Isobel Knox is happy and confident in her new job and likes her single life, free as it is from confusing and complicating entanglements. Supressing her emotions and burying painful memories has become second nature to her, but it seems to work; after all, why should letting it all out necessarily be good for you? But there are two men who could shatter her calm, brittle world: Davy, a young policeman, who, despite Isobel’s distance, falls in love with her, and Johnny Whitaker, a charismatic priest with a troubled marriage. As Isobel’s feelings for Johnny become stronger and deeper, her façade begins to crack, and the memories and emotions of years before come back, overpowering her with feelings she had thought long past and dealt with.
Author: Catherine Fox
Publisher: Random House
Release Date: 2011-02-15
Genre: Sports & Recreation
Catherine Fox is not your typical martial artist. Her initiation into the sacred rites of judo began not in a dojo in Tokyo but in the Tunnel Cement Works in Pitstone, Buckinghamshire. And her dedication to the sport has been questionable: a thirty-year sabbatical, two children and a life spent writing books does not necessarily prepare one for enlightenment. Determined not to let these details stand in her way, Catherine has set herself a challenge: before she turns forty-five she will become a black belt. After all, how many other opportunities do vicars' wives get to roll around the floor with sweaty blokes? Fight the Good Fight asks what lessons judo can teach you about life. It's touching surprising, gripping (in every sense) - and the funniest take on spiritual struggle since the last Lions vs. Christians fixture.
In a shock move for the Church of England, a female Archbishop of Canterbury is appointed. What happens when the stained glass ceiling is shattered?Five years from now, the Church of England is on its knees. Yet one woman is making a difference, and when she is appointed Archbishop of Canterbury, anything could happen. Vicky Burnham-Woods is a master of diplomacy, and deeply committed to bringing the church back into the heart of community and cultural life—but not everyone wants a woman at the top, and behind the scenes dark forces are moving. Can the first ever female Archbishop of Canterbury last long enough to achieve her mission?
Author: Marie-Elsa Bragg
Publisher: Random House
Release Date: 2017-04-06
After many generations, it is now Harold who runs Ard Farm. Out on the fells, he feels his father’s presence, and there is hope that he, his grandmother and his Uncle Joe will be able to take the farm forward and prosper. But their way of life is under threat: farming is undergoing huge change and increasingly harmful intervention. Towards Mellbreak is a hymn both to the landscape of Cumbria and to a disappearing world. Poetic, beautiful and tragic, it exposes the struggle to preserve traditions and beliefs in the face of change, and an assertion of the power to be found in the rituals we pass down through our families.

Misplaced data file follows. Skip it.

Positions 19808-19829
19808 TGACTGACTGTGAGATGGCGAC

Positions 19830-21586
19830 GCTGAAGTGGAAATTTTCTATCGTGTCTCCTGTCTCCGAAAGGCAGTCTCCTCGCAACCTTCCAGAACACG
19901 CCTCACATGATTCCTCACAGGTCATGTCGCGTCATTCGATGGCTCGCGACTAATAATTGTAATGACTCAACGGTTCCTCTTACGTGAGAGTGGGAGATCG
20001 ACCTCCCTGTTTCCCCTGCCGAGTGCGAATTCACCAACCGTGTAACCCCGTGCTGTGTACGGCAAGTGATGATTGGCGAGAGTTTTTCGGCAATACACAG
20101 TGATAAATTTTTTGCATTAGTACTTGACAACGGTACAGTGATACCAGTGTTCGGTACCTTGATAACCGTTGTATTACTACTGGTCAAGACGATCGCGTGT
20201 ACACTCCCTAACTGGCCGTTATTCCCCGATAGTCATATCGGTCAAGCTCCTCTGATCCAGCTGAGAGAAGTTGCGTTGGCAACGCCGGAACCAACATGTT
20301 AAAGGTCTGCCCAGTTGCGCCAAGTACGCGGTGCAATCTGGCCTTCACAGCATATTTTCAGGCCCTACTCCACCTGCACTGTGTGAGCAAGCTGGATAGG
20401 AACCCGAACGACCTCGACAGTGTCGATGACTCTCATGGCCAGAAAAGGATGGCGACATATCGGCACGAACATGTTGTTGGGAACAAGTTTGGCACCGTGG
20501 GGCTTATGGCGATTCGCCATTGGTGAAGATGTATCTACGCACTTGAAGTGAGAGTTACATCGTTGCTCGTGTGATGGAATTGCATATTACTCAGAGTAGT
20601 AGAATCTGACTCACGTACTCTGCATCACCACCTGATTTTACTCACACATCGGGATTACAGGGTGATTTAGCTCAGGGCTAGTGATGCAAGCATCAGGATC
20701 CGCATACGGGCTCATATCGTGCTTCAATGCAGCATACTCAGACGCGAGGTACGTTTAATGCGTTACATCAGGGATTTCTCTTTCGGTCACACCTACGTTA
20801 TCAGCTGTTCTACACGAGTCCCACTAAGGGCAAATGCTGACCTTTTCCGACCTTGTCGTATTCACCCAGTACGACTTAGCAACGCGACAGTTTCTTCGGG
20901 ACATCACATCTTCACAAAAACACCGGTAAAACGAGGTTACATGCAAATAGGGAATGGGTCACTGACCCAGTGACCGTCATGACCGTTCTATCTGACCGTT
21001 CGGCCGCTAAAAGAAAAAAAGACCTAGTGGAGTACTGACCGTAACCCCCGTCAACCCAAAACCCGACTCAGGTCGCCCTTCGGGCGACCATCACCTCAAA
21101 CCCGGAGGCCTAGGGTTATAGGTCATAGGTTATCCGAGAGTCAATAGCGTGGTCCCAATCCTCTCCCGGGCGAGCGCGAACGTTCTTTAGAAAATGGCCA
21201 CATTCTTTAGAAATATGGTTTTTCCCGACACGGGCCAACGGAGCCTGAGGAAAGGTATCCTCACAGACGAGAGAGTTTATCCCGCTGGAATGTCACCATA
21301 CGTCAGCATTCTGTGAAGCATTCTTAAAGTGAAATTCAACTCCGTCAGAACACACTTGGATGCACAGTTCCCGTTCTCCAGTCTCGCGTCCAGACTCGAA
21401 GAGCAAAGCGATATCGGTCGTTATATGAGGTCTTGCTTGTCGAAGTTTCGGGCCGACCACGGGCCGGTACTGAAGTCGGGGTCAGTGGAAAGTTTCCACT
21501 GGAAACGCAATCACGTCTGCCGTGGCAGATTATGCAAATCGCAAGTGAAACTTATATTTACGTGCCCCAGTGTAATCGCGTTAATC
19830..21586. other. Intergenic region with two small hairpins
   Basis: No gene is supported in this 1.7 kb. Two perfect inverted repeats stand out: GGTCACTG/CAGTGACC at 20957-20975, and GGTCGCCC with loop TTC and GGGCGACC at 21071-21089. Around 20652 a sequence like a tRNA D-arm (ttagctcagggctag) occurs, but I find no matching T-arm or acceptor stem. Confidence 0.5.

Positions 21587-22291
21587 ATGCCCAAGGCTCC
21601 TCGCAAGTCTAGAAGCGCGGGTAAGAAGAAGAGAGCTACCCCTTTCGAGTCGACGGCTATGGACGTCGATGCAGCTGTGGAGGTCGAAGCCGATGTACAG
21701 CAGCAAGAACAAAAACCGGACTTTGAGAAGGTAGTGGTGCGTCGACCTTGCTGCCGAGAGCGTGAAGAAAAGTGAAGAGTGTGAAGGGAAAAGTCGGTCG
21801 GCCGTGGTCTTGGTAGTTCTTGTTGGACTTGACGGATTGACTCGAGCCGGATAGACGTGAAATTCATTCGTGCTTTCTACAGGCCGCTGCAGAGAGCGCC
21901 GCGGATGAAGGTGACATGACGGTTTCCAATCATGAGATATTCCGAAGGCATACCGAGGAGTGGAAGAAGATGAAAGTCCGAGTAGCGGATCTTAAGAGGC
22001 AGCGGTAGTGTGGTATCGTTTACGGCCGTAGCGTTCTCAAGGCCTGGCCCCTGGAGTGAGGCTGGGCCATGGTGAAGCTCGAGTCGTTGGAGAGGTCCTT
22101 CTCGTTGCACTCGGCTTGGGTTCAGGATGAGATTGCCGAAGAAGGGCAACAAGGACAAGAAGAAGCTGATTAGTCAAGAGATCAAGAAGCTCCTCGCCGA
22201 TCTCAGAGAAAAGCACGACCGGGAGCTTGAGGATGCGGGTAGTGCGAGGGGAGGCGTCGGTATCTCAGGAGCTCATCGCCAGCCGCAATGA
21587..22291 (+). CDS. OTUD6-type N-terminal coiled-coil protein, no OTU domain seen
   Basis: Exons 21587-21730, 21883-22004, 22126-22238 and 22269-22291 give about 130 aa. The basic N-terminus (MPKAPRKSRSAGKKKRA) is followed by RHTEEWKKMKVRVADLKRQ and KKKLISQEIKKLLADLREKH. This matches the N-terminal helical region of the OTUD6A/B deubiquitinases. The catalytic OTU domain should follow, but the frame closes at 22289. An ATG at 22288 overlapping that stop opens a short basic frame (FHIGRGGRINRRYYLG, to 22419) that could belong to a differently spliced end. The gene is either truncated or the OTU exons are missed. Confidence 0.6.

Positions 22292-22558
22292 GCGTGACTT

17 year-old Anabara Nolio is descended from a long line of warriors. From the Gull People on her father's side has the ability to fly, and from her highborn Galen mother she has access to the world of the privileged elite. She is a also a Private Investigator. When tasked with discovering the truth about the University library's lost books she thinks it's a simple case. But the city isle of Laridy is riddled with dark secrets and ancient magic – a legacy from historic dealings with the realm of the fairy - a world where stained-glass angels can leave their windows to fight, where rooftops and underground passages are guarded by armed statues.
Like most successful men in their early thirties, Lazarus has plans that don't involve dying. He is busy organizing his sisters, his business, and his women. Life is mostly good until far away in Galilee, without warning, his childhhod best friend Jesus turns water into wine. Immediatley, Lazarus falls ill. And with each subsequent miracle his health deteriorates: a nasty cough develops into an alarming array of afflictions unresponsive to the usual remedies. His sisters think Jesus can help, but the two men haven't spoken for years. Lazarus is willing to try anything to make himself well, anything, that is, except ask Jesus for help. Lazarus dies. Jesus weeps. Lazarus rises. This part we all know. But Lazarus is about to discover that returning from the dead isn't easy at all. An ingeniously funny and moving novel that disguises itself as biography, Lazarus Is Dead recounts the story of a great friendship lost and regained. Richard Beard's brand of storytelling unabashedly turns convention on its head as he draws on biblical sources, historical detail, art and contemporary literature to throw a spell over his readers that remains unbroken until the final pages of this astonishing story about second chances.